As Congress gets set to
take on immigration reform, lawmakers from our region want to make sure the new
laws include protections for dairy farmers.
Migrant workers are often
the only people farmers can find to work low-wage dairy jobs. As many as 2,000
foreigners are believed to be employed on Vermont dairy farms. Many of them are
here illegally, facing the constant threat of deportation and leaving farmers
uncertain about their workforce. Sen. Patrick Leahy, D-Vermont, Rep. Peter
Welch, D-Vermont, and Rep. Bill Owens, D-New York, are trying to change that.
Their bill would add dairy farming to the list of businesses allowed to offer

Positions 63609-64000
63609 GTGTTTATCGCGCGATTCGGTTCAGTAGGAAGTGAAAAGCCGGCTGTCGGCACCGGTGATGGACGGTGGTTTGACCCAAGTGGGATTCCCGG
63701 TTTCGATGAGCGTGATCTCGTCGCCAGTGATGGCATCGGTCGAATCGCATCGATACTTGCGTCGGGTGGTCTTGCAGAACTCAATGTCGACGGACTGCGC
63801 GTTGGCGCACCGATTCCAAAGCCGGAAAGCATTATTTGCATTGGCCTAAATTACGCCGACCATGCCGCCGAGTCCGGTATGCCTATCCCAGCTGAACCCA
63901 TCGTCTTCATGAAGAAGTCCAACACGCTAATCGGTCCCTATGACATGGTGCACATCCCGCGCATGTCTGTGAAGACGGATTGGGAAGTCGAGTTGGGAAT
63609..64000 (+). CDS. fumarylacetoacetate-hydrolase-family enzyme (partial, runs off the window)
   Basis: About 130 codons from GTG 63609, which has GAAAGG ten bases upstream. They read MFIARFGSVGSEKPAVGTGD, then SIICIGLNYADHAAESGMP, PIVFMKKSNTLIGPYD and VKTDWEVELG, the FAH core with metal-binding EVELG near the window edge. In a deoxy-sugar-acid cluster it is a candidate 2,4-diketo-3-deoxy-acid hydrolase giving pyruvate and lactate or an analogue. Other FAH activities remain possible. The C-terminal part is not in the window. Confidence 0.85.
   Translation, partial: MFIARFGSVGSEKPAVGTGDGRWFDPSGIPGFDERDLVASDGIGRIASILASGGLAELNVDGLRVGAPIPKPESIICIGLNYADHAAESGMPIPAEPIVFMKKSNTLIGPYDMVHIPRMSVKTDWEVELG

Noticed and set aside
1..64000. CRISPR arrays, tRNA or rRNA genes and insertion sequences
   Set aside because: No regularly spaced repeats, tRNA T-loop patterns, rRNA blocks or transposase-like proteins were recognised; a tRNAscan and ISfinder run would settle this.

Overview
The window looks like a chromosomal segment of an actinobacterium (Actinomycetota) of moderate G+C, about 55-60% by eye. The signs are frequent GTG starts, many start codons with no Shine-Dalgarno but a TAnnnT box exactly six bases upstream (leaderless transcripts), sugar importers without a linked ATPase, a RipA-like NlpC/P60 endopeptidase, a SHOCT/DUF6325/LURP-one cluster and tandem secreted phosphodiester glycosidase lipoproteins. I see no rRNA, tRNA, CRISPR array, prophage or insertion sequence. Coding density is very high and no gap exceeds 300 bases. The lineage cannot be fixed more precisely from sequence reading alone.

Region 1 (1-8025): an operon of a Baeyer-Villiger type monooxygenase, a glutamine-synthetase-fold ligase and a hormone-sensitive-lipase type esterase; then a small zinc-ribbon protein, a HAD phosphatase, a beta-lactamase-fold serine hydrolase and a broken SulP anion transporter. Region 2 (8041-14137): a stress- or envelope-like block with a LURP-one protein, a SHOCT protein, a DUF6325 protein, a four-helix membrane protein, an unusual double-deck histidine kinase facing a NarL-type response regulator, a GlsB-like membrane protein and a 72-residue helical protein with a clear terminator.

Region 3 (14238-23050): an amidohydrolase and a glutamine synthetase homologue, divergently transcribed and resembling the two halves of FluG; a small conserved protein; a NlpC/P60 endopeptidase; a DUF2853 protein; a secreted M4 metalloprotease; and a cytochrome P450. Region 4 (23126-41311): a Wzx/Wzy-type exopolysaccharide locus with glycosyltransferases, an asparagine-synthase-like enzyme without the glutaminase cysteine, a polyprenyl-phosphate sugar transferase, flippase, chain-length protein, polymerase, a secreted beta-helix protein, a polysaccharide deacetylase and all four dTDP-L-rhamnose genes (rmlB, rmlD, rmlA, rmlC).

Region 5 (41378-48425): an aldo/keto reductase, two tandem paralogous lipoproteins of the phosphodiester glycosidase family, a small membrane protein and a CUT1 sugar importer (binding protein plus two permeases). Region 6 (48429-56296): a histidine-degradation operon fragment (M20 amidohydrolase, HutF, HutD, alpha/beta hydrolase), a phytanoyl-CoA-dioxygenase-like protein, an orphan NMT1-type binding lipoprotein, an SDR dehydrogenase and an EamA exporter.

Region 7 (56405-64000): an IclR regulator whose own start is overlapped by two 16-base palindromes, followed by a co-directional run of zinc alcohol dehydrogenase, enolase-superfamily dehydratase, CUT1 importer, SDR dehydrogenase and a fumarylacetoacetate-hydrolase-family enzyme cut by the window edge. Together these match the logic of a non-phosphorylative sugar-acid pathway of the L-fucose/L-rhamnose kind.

temporary visas to foreign workers.
"So you'd have a
situation where the farmers knew that they could have steady workers who were
going to be there for a sustained period of time to milk the cows. The workers
who were there working would be totally legal and you take this program out of
the shadows," Welch said.
Under the proposal,
migrant workers could get three-year visas and have the option to renew for
three more years.
The idea has not gained traction in the past,
but the delegation is hopeful it will be included in any comprehensive